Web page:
February 17, 2010 – In a report issued today, the Robert Wood Johnson Foundation ranks counties on various measures of health. As expected, the findings show significant health disparities among counties in most states, including New York. Whether counties are ranked by “health outcomes” (rates of illness and death) or by “health factors” (characteristics that influence health), counties with large minority populations and high rates of poverty consistently rank as less healthy. Among New York City’s five counties (boroughs), Manhattan, Queens and Staten Island rank relatively high among the 62 counties in New York State. Brooklyn and the Bronx rank at or near the bottom.
New York City closely tracks health indicators like those used in the Robert Wood Johnson report, along with many others. The Health Department uses the data to devise policies and programs and to monitor their success at narrowing health disparities. The City’s health policy initiative, Take Care New York (PDF), has monitored key health indicators over the past four years, and recently set new targets for improving health care, reducing tobacco and alcohol use, reducing disparities, and improving the health of neighborhoods. The agency’s three District Public Health Offices – located in Harlem, the South Bronx and Central Brooklyn – work with community residents to address unmet health needs. The Health Department also sponsors programs designed to strengthen families and break cycles of poverty and ill health through strong parenting (e.g., the Newborn Home Visiting program and the Nurse Family Partnership).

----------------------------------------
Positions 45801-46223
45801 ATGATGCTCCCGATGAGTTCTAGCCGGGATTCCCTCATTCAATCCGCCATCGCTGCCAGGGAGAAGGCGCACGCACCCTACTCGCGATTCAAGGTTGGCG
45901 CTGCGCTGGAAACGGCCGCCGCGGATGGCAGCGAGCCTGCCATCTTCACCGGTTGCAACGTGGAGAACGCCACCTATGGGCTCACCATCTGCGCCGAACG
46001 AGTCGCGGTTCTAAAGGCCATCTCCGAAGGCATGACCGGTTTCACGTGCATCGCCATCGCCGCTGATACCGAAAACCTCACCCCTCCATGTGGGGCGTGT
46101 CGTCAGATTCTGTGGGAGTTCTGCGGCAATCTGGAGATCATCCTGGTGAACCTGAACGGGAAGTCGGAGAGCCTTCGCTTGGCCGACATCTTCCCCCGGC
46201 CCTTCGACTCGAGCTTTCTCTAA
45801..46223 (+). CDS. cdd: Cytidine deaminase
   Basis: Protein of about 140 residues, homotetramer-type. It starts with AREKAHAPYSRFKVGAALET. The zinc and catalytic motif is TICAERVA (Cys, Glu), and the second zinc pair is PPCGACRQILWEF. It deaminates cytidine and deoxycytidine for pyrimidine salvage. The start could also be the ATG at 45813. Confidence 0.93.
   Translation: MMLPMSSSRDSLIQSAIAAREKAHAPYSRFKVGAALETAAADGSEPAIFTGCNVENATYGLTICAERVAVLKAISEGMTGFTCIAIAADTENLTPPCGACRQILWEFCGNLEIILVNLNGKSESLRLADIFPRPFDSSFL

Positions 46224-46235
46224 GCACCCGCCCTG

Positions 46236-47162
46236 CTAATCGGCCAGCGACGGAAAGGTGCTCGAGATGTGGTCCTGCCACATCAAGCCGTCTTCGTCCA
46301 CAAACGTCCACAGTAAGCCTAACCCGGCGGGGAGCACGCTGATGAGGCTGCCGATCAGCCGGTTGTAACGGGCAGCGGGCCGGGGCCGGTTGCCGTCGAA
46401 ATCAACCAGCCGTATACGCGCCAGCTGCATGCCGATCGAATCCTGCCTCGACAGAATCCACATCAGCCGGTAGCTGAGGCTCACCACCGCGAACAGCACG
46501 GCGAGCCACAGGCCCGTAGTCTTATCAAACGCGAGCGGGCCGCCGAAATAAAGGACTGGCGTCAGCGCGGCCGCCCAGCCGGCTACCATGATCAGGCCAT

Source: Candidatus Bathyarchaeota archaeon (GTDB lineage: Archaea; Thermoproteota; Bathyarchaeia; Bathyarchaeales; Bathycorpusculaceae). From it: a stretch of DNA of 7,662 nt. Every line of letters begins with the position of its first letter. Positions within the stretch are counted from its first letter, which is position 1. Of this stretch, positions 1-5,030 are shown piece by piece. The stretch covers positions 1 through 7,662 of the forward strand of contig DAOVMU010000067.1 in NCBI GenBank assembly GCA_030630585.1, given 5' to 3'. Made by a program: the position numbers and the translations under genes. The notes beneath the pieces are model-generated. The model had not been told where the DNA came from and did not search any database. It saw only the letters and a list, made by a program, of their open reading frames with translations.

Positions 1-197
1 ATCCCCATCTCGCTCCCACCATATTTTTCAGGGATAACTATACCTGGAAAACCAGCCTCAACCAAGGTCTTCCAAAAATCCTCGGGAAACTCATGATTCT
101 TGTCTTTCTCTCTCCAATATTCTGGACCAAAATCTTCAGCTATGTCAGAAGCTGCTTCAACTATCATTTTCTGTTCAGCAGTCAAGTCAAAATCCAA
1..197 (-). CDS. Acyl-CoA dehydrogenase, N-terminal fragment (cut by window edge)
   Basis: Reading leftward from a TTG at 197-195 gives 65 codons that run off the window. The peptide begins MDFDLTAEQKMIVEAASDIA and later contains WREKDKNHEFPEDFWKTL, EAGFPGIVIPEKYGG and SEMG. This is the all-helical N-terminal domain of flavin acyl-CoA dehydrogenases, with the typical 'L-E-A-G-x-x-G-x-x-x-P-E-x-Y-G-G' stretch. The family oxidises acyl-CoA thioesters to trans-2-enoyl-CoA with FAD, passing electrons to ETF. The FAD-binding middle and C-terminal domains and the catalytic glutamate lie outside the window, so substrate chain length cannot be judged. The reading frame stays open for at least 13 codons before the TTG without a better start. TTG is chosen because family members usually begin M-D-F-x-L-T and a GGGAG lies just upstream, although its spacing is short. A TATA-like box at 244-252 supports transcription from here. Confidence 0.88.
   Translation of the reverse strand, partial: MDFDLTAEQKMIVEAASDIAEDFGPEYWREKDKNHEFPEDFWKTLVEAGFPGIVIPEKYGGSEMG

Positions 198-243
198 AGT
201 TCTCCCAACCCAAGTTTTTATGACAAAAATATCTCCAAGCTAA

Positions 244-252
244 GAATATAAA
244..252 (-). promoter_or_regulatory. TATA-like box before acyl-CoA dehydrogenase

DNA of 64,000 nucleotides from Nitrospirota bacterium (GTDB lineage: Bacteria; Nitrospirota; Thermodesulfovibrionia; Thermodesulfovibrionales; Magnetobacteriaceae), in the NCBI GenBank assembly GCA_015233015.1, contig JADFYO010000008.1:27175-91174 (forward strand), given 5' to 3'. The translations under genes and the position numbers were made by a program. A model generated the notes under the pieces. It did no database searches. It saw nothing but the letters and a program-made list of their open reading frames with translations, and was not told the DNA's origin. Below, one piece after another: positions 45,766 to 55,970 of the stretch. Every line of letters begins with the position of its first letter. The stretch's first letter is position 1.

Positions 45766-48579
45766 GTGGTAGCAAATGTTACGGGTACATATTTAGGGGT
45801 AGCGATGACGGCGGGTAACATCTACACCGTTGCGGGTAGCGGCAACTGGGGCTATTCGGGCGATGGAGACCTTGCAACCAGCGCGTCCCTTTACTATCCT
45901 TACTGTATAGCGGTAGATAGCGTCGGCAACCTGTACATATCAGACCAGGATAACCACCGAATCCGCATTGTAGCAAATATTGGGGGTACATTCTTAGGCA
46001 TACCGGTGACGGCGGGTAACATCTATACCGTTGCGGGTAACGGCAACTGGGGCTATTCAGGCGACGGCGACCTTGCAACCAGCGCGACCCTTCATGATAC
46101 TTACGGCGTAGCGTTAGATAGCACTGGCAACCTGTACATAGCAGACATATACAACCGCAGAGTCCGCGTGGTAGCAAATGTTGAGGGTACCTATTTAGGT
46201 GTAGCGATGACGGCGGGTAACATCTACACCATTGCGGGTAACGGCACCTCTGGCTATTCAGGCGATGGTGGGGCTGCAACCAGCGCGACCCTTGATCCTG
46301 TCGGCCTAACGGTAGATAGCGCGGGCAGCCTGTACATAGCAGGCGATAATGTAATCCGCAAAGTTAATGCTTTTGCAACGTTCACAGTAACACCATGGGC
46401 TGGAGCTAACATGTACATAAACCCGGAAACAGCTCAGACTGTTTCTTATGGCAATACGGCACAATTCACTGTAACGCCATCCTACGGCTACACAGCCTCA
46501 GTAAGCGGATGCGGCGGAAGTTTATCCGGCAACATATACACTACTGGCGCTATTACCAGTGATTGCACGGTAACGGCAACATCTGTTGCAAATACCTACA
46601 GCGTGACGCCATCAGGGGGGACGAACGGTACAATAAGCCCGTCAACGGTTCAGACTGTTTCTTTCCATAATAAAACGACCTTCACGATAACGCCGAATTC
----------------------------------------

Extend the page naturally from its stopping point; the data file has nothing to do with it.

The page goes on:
Large challenges remain, as the new report makes clear. But most of the health gaps among New Yorkers have narrowed during the past eight years, and the city’s overall health has improved markedly. Life expectancy has risen in all boroughs. Infant deaths and AIDS deaths have declined. And smoking rates have plummeted – a change that will improve health outcomes in the decades ahead. Here is a brief summary of the progress New York City has made in addressing health disparities, and the challenges we face.
Life Expectancy and Premature Death
Neighborhood poverty rates are a strong predictor of life expectancy in New York City. In 2004-2006, life expectancy was 78 years in the city’s poorest neighborhoods, compared with 82 in its most prosperous ones. But that gap has narrowed by half since 1992-1994, when it stood at eight years. As the accompanying chart shows, the city’s poorest neighborhoods have experienced greater increases than its wealthiest ones since the early 1990s. Both Brooklyn and the Bronx have seen life expectancy increase by a year or more since 2002.